Rashi also acted in some of the best known Manipuri feature films including Lamja Parsuram (1974), Saphabee (1976), and Olangthagi Wangmadasu (1980).

Rashi also acted in as many as 130 staged plays and dramas under many famous theatres and gurus of Manipur. She won ‘Best Actress’ in the role of Gandhari in a folk drama competition organised by the North Eastern Theatre Organisation, Manipur. Rashi also won ‘Best supporting actress’ in the role of Leima Inunganbi in Piddonu. She was conferred ‘Lifetime Achievement Award 2014’ by the Sahitya Seva Samiti, Kakching (SSS Manifa).

Although Rashi has acted in many celluloid films, the release of Imagi Ningthem (My Son, My Precious) in 1981 turned out to be a high point in her acting career. In the film, she played the role of Ekashini, who adopts a young boy – Thoithoi, born to another woman with whom her husband had a brief liaison. 

Talking about the difference between acting on stage and on screen, Rashi says each medium demands a different approach and method. While on stage an actor has to reach out to the whole audience in the theatre including those sitting in the last row, calling for exaggerated facial expression, pronounced movements, throw one’s voice, on-screen the slightest of overacting, or even an unnoticeable twitch of a facial muscle will be caught by the camera.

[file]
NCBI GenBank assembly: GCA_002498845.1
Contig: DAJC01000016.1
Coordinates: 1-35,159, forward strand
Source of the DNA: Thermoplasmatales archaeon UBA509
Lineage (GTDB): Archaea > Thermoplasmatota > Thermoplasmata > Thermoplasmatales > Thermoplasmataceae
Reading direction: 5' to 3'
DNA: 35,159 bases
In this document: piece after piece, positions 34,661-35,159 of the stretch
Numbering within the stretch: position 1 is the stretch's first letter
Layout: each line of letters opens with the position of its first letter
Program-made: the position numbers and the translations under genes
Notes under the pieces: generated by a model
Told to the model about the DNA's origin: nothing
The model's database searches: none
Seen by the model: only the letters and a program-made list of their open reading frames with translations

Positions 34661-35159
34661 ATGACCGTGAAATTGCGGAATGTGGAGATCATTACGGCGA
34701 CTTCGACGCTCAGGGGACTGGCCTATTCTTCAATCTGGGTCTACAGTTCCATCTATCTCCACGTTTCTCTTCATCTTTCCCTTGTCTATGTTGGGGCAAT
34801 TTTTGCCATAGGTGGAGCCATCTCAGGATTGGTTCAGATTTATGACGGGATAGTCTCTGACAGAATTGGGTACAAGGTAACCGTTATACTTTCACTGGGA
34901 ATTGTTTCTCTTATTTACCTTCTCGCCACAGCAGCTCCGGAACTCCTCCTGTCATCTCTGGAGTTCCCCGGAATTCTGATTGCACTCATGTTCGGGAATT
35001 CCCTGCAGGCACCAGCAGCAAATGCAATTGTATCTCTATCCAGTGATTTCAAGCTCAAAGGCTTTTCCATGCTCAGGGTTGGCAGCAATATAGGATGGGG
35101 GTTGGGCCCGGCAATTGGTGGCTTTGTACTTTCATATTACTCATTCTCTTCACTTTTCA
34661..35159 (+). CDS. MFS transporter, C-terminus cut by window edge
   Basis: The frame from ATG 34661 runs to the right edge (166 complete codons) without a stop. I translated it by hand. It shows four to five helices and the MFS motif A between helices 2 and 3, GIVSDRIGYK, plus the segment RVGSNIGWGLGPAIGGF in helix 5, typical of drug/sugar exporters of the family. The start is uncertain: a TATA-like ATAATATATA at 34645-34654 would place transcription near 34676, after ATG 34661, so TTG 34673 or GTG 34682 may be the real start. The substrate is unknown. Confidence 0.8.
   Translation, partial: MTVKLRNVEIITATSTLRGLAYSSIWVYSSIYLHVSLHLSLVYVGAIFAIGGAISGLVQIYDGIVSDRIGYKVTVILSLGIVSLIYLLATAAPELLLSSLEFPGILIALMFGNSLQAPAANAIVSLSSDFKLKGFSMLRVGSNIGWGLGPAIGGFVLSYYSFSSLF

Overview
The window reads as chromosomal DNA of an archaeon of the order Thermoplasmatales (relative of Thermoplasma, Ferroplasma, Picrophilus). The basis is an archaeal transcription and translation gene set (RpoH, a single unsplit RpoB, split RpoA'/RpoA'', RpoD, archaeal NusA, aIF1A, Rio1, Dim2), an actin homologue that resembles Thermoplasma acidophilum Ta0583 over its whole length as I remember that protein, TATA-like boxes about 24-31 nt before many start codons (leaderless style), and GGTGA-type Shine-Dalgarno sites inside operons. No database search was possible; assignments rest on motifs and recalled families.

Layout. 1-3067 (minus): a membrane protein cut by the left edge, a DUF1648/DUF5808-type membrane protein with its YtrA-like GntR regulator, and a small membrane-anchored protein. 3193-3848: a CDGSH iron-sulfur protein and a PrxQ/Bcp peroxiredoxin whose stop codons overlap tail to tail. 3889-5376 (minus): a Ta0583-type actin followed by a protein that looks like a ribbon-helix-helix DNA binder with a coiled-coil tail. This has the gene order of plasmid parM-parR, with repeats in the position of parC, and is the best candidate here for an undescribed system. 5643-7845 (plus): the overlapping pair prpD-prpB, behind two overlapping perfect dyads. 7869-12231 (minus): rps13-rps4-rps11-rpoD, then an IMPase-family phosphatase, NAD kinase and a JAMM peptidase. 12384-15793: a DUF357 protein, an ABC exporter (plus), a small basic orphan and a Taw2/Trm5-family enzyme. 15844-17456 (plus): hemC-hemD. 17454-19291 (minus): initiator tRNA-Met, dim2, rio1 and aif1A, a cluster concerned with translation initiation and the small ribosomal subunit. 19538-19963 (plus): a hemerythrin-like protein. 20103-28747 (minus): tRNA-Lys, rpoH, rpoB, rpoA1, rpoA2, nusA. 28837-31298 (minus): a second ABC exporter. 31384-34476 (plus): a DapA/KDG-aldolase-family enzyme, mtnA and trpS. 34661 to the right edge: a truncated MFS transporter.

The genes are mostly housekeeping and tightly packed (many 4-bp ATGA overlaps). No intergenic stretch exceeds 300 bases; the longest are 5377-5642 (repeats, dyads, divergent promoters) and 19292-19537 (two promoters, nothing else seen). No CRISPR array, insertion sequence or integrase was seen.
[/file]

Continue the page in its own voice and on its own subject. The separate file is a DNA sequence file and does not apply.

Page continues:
Honoured with many prestigious awards and prizes in the field of theatre and cinemas, Rashi is still acting in many Manipuri Digital films. In her 70s, Rasi is not thinking of retiring from acting. She is still as eager as ever to play any role offered to her.

Although she loves watching all films of Binita, Kaiku, Bala, Gokul, etc, Rashi has a word of caution for them, especially for women actors – “Even as you prepare to play the character with the best of your ability, donning the most appropriate costume, wearing the most pleasing makeup to earn the appreciation of your audience, you should also be on guard, tread cautiously, and make sure you don’t stumble. Someday all of you will have a family of your own and at that time, no one should be able to point a finger at you.”

With these words, she signs off. But we will continue to look forward to seeing her on-screen many more memorable enduring and nuanced performances which will enrich our experience as a cinephile.